The IL23-Th17 Axis in Intestinal Inflammation

  • Kevin J. Maloy


Over the past 5 years, a wealth of data has emerged from experimental models linking the IL23/Th17 axis with chronic intestinal inflammation. Clinical studies have also reported elevated levels of IL23 and Th17 cytokines in the inflamed intestine of IBD patients, and recent GWAS have associated polymorphisms in IL23R, and in other Th17-related genes, with susceptibility to IBD. However, the precise mechanisms through which the IL23-Th17 axis contributes to intestinal homeostasis are not fully understood. Recent studies have revealed that IL23 drives intestinal inflammation by stimulating conserved effector responses, characterised by the production of IL-17A, IFN-γ and IL-22, from several populations of innate and adaptive intestinal leukocytes. However, the effects of individual Th17 cytokines are complex, ranging from disease protective to highly pathogenic, and are governed by the context in which they are expressed and by the presence of additional factors in the intestine. More recently, it has been shown that distinct members of the intestinal microbiota can modulate the Th17 axis and can regulate the balance between Th17 and Treg cells in the intestine. In addition, several approaches using pharmacological or biological inhibitors of the IL23/Th17 axis have been demonstrated to alleviate autoimmune pathology. These findings suggest that strategies targeting the IL23/Th17 axis could constitute novel therapies for IBD. However, a better understanding of how the IL23/Th17 axis interacts with host genetic factors and the intestinal microbiota in the normal and diseased intestine is necessary to ensure that these novel therapies are applied to appropriate patient cohorts.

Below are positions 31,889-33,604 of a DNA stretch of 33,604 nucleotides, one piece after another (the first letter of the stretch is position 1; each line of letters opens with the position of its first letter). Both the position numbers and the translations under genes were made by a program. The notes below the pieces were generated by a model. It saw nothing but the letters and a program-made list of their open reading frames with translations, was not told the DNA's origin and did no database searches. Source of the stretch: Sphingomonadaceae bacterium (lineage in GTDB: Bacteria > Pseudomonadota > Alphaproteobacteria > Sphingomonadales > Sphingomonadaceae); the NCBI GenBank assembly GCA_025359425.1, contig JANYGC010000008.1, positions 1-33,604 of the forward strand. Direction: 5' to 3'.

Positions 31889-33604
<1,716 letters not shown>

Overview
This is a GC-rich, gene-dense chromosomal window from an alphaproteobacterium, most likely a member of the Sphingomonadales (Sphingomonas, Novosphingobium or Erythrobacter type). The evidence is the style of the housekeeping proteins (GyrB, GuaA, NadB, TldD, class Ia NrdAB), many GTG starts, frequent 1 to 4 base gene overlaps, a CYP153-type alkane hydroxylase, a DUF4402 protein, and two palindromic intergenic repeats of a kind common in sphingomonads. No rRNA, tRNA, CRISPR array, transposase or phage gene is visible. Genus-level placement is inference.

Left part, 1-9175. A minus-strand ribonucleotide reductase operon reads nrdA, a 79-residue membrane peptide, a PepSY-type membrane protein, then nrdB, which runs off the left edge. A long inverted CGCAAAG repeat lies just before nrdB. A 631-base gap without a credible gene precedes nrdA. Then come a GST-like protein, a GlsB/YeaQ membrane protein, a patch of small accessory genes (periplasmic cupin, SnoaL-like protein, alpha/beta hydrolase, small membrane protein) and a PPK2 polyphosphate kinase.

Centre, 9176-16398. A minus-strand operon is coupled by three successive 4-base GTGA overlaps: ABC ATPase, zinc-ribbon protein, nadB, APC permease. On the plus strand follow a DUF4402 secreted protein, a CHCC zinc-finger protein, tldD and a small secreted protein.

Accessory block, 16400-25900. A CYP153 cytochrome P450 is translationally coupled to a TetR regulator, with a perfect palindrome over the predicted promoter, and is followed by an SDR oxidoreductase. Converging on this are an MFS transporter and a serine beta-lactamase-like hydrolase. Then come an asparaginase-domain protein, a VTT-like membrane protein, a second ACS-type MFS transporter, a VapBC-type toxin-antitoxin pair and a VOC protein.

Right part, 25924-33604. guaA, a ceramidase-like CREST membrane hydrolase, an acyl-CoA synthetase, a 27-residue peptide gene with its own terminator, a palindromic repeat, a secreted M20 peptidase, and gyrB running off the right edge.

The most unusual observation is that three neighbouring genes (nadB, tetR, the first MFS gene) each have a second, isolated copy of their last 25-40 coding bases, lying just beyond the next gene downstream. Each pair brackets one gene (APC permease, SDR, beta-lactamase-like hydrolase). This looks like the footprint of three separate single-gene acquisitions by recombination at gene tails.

Inflammatory Bowel Disease Th17 Cell Treg Cell Inflammatory Bowel Disease Patient Dextran Sulphate Sodium 
These keywords were added by machine and not by the authors. This process is experimental and the keywords may be updated as the learning algorithm improves.



The author would like to acknowledge The Wellcome Trust and CRUK for research grants support and George Song-Zhao for help with preparing the figure.


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© Springer Science+Business Media New York 2013

Authors and Affiliations

  1. 1.Sir William Dunn School of PathologyUniversity of OxfordOxfordUK

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